Are legumes grains? No, legumes are not considered grains. However, there are grain legumes, which are also called pulses. Common grain legumes include a variety of beans, chickpeas, peanuts, soybeans, and more.
Which legumes can you eat raw, and which can you eat cooked? Several legumes are edible raw, while others should be cooked before consumption for safety purposes.
Legumes such as peanuts and snap peas can be consumed without cooking. That being said, most legumes require cooking and carry great risks if eaten raw.
How do you cook legumes? The process of cooking legumes depends on the legume itself and your personal preference. While it is possible to skip the soaking process and replace it with basic rinsing, it is more common to slow soak or quick soak the legumes, with both processes lasting well over an hour each.
After the legumes have been soaked, it is time to drain and rinse them to begin the cooking process. To cook the legumes, add them to boiling water and let the legumes to simmer at a lower heat for at least 45 minutes.
How many servings of legumes do you need each day? When it comes to daily recommendations, legumes are often combined with nuts and seeds.
The general recommendation is that you consume legumes, nuts, and/or seeds at least 3 times per week, though a greater number of servings can prove more beneficial for health.
Many sources suggest eating legumes, nuts, or seeds at least twice per day to receive the most benefits and contribute to a more balanced diet.
What are the main differences between vegetables and legumes? The major difference between vegetables and legumes is the manner in which they are grown.
For the most part, legumes are considered seeds encapsulated by pods. On the contrary, vegetables are typically green or root products.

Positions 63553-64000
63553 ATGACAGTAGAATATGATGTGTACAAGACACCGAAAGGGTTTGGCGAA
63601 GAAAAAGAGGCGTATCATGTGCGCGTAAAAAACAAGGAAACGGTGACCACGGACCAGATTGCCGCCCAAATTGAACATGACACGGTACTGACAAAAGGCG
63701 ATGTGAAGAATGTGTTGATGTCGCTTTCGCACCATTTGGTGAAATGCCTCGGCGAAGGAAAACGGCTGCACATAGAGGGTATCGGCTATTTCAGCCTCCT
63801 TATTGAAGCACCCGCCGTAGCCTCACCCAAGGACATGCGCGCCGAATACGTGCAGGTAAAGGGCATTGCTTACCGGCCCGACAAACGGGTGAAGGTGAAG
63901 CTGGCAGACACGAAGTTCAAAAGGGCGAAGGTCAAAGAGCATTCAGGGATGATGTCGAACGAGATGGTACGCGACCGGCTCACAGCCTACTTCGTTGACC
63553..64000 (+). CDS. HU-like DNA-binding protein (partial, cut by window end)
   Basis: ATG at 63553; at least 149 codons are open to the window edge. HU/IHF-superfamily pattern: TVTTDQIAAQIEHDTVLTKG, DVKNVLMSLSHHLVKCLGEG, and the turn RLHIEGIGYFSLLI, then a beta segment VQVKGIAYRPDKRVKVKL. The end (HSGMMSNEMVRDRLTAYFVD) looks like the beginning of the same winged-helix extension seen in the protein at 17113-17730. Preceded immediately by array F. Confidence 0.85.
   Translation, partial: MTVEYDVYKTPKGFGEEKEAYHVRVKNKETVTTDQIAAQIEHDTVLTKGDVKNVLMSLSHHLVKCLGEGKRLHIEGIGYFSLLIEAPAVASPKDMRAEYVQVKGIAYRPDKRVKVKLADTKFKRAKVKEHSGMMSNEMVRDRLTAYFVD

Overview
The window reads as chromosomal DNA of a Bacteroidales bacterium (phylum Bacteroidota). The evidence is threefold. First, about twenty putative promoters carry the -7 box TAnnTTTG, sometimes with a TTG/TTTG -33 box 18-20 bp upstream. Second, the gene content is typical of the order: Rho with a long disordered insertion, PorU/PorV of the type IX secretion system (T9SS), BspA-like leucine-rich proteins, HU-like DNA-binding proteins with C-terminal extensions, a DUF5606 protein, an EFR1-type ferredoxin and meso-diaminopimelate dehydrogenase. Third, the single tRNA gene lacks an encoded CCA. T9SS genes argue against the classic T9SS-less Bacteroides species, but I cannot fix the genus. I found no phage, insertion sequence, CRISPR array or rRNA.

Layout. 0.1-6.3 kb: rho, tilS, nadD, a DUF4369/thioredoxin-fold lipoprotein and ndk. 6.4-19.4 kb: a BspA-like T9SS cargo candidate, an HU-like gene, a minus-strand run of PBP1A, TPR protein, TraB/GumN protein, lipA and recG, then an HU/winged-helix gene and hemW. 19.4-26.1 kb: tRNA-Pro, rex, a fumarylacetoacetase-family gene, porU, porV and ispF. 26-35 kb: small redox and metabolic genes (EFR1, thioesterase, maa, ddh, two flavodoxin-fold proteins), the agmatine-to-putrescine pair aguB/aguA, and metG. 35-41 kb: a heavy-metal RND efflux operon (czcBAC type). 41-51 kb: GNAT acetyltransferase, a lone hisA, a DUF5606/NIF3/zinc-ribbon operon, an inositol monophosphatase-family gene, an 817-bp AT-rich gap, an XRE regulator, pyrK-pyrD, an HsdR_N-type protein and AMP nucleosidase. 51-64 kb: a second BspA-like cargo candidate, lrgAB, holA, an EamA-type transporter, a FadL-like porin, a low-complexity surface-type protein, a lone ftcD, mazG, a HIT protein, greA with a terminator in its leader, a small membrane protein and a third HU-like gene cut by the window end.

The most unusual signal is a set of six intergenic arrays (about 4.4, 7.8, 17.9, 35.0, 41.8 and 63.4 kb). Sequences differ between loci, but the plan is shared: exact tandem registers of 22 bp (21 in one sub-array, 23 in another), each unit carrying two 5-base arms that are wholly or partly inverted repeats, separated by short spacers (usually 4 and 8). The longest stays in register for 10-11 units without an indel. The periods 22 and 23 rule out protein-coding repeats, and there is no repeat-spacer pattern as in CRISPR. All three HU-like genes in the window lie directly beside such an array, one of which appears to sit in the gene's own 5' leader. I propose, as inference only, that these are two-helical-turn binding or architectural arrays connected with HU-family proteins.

Why are legumes commonly eaten with rice? Legumes, such as beans, are often combined with rice in meals because of the health benefits provided by each of these foods. Rice provides a high carbohydrate count, and legumes have relatively high levels of protein.
When combined, rice and legumes create an extremely nutritious meal with protein, carbohydrates, and a combination of the minerals and vitamins included in each of the ingredients.
By eating rice with beans (or other legumes), you are pursuing a more balanced diet that will provide you with greater levels of macronutrient and micronutrient intake.
What are the differences between nuts, drupes, and legumes? Nuts are plant products that come wrapped in a hard exterior shell. Some examples of nuts include chestnuts, hazelnuts, and some types of walnuts. Drupes are similar to nuts in a sense but are surrounded by a fruit-type shell.
Some examples include almonds, peaches, and coffee. Legumes are usually found in the form of pods with multiple “seeds” within each pod. Some examples include beans, peas, and alfalfa.
How can you grow legumes in your garden? Growing legume plants requires some background knowledge. In general, a majority of legume plants are perennials, which means that the plant survives for several years. The most important part of planting legume seeds is making sure they are in direct sunlight for adequate growth during their life cycle. Generally speaking, growing legumes is easy.
Very little watering is required during the growth process, and you only really need to water them when they appear to need more water. Once the legumes are grown fully, you can harvest them and consume them at your leisure.
What are the benefits of growing legumes? Though you may not personally enjoy eating legumes, there are many benefits to planting legumes in your garden. The major reason some people grow legumes is that they have a natural ability to adjust the nitrogen levels in the garden’s soil. With such a feature, growing legumes makes it easier to grow other plants in the garden due to the ideal levels of nitrogen now in the garden.
While anti-nutrients in legumes can negatively affect the absorption of minerals, the amount of these substances can be decreased dramatically by proper preparation methods—namely, cooking legumes all the way through, in boiling water.
Abundant fiber and protein in legumes can provide many health benefits, and for most people, this outweighs any potential problems. The density of nutrients like B vitamins, iron, and zinc in legumes are also excellent, which makes them a great source of all of these nutrients.
Considerable health benefits can be realized through including legumes in a varied diet based on whole and natural foods. Soak, sprout, boil and ferment beans, peas, lentils and other legumes to degrade anti-nutrients that can limit the body’s ability to absorb iron and other minerals and they can be an excellent part of a healthy diet and lifestyle.
For BodyNutrition’s #1 legume recommendation, click here.